The Fledgling Fund is also leveraging its connections on behalf of its current objectives. And Fledgling is very good at convening. Recently, they have been working closely with Double Exposure, a film festival in Washington, D.C. that works internationally to bring investigative journalism to global audiences. “Double Exposure is a great convening space, connecting journalists and filmmakers to feed investigative storytelling,” Diana explains. “At the moment, Fledgling is also working with PAI, an organization that advocates for universal access to reproductive health, and we saw an opportunity to partner with both of these organizations and worked to support nine Fledgling Fellows to attend the festival and convene around current issues in reproductive health. So, all of these people are in D.C. today—investigative journalists, photographers, filmmakers, and people who care about reproductive health. Our goal is to build an effective network of people who don’t often come together to develop stories, both visual and written, that will move the needle.”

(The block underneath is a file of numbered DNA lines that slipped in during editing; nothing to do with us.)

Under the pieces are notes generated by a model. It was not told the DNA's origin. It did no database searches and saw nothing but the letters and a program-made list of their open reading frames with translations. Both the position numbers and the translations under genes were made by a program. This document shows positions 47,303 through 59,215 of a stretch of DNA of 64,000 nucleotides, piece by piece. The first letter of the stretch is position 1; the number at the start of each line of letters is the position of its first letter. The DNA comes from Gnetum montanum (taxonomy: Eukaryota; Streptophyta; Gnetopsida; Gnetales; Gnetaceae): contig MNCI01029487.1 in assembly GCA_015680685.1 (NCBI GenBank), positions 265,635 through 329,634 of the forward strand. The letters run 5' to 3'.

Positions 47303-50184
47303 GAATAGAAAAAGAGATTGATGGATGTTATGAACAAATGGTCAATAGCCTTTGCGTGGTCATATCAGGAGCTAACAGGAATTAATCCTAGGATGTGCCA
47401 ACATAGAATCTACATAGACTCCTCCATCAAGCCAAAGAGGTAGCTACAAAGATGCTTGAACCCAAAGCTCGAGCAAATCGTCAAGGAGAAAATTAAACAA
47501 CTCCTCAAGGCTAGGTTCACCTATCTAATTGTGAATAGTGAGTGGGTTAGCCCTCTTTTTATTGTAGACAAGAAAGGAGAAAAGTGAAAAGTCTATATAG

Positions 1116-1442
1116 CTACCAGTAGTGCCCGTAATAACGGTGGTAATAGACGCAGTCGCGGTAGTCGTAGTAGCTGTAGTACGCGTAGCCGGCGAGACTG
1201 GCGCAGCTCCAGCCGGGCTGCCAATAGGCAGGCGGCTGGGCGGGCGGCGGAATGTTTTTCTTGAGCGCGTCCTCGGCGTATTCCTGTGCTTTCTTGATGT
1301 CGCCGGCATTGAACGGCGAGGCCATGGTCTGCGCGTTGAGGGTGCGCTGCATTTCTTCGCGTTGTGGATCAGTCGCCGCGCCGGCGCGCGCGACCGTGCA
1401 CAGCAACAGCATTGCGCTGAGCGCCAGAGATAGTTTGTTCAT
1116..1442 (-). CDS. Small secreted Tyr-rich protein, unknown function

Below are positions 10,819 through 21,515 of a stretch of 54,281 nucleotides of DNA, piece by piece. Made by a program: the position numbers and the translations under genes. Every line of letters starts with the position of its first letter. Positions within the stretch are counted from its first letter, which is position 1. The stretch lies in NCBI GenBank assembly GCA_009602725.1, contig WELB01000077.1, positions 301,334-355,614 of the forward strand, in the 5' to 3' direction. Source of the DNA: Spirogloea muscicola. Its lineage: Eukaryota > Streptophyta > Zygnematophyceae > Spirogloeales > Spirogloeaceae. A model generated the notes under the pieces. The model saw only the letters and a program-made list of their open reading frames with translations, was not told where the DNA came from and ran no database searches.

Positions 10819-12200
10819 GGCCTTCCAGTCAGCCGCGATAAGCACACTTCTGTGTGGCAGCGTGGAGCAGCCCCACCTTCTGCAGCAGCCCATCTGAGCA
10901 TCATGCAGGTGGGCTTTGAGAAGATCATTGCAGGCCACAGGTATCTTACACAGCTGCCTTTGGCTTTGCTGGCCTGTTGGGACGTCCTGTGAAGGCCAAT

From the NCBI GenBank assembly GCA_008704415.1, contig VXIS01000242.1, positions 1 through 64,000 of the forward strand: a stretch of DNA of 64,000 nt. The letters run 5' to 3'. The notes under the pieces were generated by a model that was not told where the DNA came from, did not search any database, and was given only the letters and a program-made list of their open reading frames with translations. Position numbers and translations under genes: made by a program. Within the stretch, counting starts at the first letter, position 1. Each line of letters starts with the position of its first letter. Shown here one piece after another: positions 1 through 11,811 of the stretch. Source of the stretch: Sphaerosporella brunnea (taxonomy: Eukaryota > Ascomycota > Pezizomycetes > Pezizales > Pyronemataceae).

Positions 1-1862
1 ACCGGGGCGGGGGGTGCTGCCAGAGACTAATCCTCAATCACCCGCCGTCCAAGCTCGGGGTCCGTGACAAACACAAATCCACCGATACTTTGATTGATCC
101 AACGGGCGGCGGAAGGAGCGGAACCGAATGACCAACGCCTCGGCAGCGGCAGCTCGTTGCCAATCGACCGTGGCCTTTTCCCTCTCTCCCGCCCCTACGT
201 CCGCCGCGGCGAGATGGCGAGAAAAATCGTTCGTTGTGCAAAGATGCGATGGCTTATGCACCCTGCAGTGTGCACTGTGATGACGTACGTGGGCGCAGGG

Asked if she has any advice for other private foundations, Diana is blunt: “What you did five years ago may not make a difference today or be the right strategy,” she says. “You need to do a SWOT (Strengths, Weaknesses, Opportunities, and Threats) analysis to determine where in the panoply of other activities you want to be. And, also think about what level of risk you want to take and how. I recently read about Barbara and Stephen Miller, Foundation Source clients who make micro grants to help people avoid becoming homeless. They’re doing great work, and they are clearly comfortable in that space, but who are you? Is this what you want to do?” For Diana, the answer to that question is the key to both philanthropic impact and personal fulfillment.